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Topic: RNGs: A Super KISS
Replies: 14   Last Post: Feb 26, 2013 10:53 AM

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David Bernier

Posts: 3,317
Registered: 12/13/04
Re: RNGs: A Super KISS
Posted: Feb 26, 2013 10:53 AM
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On 02/26/2013 08:06 AM, rossum wrote:
> On Mon, 25 Feb 2013 20:10:54 -0800 (PST), latexpst@gmail.com wrote:
>

>> On Wednesday, November 4, 2009 2:46:27 AM UTC+11, geo wrote:
>>> /*
>>> For those mesmerized (or Mersenne-ized?) by a RNG
>>> with period 2^19937-1, I offer one here with period
>>> 54767*2^1337279---over 10^396564 times as long.
>>> It is one of my CMWC (Complimentary-Multiply-With-Carry) RNGs,
>>> and is suggested here as one of the components of a
>>> super-long-period KISS (Keep-It-Simple-Stupid) RNG.
>>>
>>> With b=2^32 and a=7010176, and given a 32-bit x, and a 32-bit c, this
>>> generator produces a new x,c by forming 64-bit t=a*x+c then replacing:
>>> c=top 32 bits of t and x=(b-1)-(bottom 32 bits of t). In C: c=t>>32;
>>> x=~t;
>>>
>>> For many years, CPUs have had machine instructions to form such a
>>> 64-bit t and extract the top and bottom halves, but unfortunately
>>> only recent Fortran versions have means to easily invoke them.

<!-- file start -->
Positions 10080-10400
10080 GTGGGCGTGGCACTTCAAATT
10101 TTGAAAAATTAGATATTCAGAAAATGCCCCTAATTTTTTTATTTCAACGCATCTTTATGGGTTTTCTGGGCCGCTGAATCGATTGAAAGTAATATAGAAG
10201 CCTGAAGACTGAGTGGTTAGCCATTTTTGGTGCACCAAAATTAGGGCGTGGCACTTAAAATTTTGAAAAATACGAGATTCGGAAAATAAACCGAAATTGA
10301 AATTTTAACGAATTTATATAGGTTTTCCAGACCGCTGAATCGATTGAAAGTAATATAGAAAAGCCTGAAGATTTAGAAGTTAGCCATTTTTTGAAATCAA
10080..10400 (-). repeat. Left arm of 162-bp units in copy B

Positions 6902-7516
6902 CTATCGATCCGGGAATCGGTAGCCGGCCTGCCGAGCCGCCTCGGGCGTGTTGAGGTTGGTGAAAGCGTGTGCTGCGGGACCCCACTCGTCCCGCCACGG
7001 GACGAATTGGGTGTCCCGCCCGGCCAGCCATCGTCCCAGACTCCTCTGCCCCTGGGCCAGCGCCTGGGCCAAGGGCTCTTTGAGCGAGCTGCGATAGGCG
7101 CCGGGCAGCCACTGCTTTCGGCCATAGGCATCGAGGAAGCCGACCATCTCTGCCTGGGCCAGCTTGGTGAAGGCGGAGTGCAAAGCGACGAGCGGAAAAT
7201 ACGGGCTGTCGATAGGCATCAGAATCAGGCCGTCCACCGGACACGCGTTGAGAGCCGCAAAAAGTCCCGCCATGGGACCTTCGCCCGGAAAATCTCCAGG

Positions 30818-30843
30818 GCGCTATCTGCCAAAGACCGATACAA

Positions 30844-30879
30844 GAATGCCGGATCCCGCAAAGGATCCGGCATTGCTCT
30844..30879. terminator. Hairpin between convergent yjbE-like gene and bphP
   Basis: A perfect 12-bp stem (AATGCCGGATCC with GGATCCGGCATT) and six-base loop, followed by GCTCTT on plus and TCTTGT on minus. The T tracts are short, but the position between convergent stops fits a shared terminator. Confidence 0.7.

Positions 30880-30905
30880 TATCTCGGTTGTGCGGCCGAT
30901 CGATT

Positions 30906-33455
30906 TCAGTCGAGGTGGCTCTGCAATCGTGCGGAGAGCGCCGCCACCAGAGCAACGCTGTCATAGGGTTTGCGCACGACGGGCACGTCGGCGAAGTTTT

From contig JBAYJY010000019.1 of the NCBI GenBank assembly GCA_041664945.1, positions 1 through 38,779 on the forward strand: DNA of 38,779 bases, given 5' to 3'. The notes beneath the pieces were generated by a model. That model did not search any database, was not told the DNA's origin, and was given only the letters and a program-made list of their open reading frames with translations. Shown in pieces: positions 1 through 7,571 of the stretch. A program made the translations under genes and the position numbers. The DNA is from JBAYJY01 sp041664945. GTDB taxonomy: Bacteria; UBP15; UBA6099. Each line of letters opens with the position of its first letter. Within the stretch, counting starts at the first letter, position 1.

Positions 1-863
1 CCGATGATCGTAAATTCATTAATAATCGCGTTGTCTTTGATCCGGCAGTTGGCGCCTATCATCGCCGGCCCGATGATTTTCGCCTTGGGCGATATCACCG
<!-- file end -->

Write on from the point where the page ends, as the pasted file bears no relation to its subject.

>>>
>>> Ability to do those extractions leads to implementations that are
>>> simple
>>> and extremely fast---some 140 million per second on my desktop PC.
>>>
>>> Used alone, this generator passes all the Diehard Battery of Tests,
>>> but
>>> its simplicity makes it well-suited to serve as one of the three
>>> components
>>> of a KISS RNG, based on the Keep-It-Simple-Stupid principle, and the
>>> idea,
>>> supported by both theory and practice, that the combination of RNGs
>>> based on
>>> different mathematical models can be no worse---and is usually
>>> better---than
>>> any of the components.
>>>
>>> So here is a complete C version of what might be called a SUPER KISS
>>> RNG,
>>> combining, by addition mod 2^32, a Congruential RNG, a Xorshift RNG
>>> and the super-long-period CMWC RNG:
>>> */
>>>
>>> #include<stdio.h>
>>> static unsigned long Q
>>> [41790],indx=41790,carry=362436,xcng=1236789,xs=521288629;
>>>
>>> #define CNG ( xcng=69609*xcng+123 ) /*Congruential*/
>>> #define XS ( xs^=xs<<13, xs^=(unsigned)xs>>17, xs^=xs>>5 ) /
>>> *Xorshift*/
>>> #define SUPR ( indx<41790 ? Q[indx++] : refill() )
>>> #define KISS SUPR+CNG+XS
>>>
>>> int refill( )
>>> { int i; unsigned long long t;
>>> for(i=0;i<41790;i++) { t=7010176LL*Q[i]+carry; carry=(t>>32); Q[i]=~
>>> (t);}
>>> indx=1; return (Q[0]);
>>> }
>>>
>>> int main()
>>> {unsigned long i,x;
>>> for(i=0;i<41790;i++) Q[i]=CNG+XS;
>>> for(i=0;i<1000000000;i++) x=KISS;
>>> printf(" x=%d.\nDoes x=-872412446?\n",x);
>>> }
>>>
>>> /*
>>> Running this program should produce 10^9 KISSes in some 7-15 seconds.
>>> You are invited to cut, paste, compile and run for yourself, checking
>>> to
>>> see if the last value is as designated, (formatted as a signed integer
>>> for
>>> potential comparisons with systems using signed integers).
>>> You may want to report or comment on implementations for other
>>> languages.
>>>
>>> The arithmetic operations are suited for either signed or unsigned
>>> integers.
>>> Thus, with (64-bit)t=a*x+c, x=t%b in C or x=mod(t,b) in Fortran, and
>>> c=c/b in either C or Fortran, but with ways to avoid integer
>>> divisions,
>>> and subsequent replacement of x by its base-b complement, ~x in C.
>>>
>>> With b=2^32 and p=54767*2^1337287+1, the SUPR part of this Super KISS
>>> uses my CMWC method to produce, in reverse order, the base-b expansion